How do you determine if someone is truly worth collaborating with?
Flexibility is a big driver where someone can subject their ego. I am impressed by people who are great listeners. Everyone on our crew is a great listener. You can disagree at the end of the day, but if you don’t listen you won’t have anything to disagree on. To me, that’s the key.
How do you encourage people and processes to achieve the best?
It’s all about getting great people. I really work hard at it. That includes listening. It’s Vince Lombardi, “Pick them up when they are down and knock them down when they are up. “ I don’t suffer bullshit from people. I don’t suffer people are who are condescending and arrogant and pat me on the head.
How do you engineer to take advantage of serendipity?
I am an entrepreneur. I build things. I am not afraid of risk. I am going fail sometimes, but if I fail it will only because I didn’t get it done not because someone put me in a box and said you really shouldn’t do that because you don’t have the capability. I am at my core an entrepreneur and filmmaking is entrepreneuring. Reid Hoffman [one of LinkedIn’s founders] described a start-up as jumping off a cliff and building the plane on the way down. It is true. You can’t plan it all out. I didn’t plan for Justin Trudeau to be in the movie. We contacted people who were close to him and reached out. We knew it would be a great scene at the end. I just needed to convince Justin Trudeau to do it, and I did.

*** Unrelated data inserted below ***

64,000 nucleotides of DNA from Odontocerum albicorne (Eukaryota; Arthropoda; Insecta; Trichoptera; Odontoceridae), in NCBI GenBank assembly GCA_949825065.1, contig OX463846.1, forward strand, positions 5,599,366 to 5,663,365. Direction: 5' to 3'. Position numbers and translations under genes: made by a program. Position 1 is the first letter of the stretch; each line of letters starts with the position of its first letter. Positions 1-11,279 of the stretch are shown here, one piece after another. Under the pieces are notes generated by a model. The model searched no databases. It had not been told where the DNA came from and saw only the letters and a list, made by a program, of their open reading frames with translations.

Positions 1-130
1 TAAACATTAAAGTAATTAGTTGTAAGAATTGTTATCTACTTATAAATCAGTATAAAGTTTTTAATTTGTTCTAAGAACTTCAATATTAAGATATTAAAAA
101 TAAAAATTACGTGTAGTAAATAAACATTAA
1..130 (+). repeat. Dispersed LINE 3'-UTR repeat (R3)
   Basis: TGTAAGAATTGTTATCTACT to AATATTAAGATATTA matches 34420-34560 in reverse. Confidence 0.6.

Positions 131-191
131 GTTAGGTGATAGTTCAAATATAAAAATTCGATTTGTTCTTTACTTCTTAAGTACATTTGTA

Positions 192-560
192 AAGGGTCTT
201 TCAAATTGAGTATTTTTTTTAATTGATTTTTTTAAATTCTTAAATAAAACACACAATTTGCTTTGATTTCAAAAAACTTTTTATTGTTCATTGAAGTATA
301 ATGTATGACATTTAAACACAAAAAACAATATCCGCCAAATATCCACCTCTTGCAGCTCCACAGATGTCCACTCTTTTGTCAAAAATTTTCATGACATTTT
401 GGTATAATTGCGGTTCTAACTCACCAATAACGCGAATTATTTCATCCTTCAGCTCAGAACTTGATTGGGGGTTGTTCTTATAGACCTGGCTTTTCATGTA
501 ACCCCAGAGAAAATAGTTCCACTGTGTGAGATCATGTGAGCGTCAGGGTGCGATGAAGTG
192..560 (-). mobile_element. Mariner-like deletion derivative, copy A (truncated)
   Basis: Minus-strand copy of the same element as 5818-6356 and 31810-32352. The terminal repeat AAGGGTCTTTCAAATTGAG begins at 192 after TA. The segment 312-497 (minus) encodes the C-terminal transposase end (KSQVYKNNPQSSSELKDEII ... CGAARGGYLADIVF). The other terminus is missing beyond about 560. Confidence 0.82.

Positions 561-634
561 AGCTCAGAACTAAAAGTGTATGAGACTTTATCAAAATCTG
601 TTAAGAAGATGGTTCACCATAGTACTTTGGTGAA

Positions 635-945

How do you not waste time? How do you get everything you accomplished?
I don’t sleep a lot, unfortunately. I try to be as efficient as I can be. I run a start-up now and it’s a pretty big business and I work on Sundays when it is quiet and I can think. I work six days a week all the time and I pack in as much as I can because I want to make a difference. My whole mantra now is to do things that are important and things that have a purpose. That’s how you attract people to the team. They want to do something special. I have been able to create and work on a number of projects where you feel that lift because it is something important.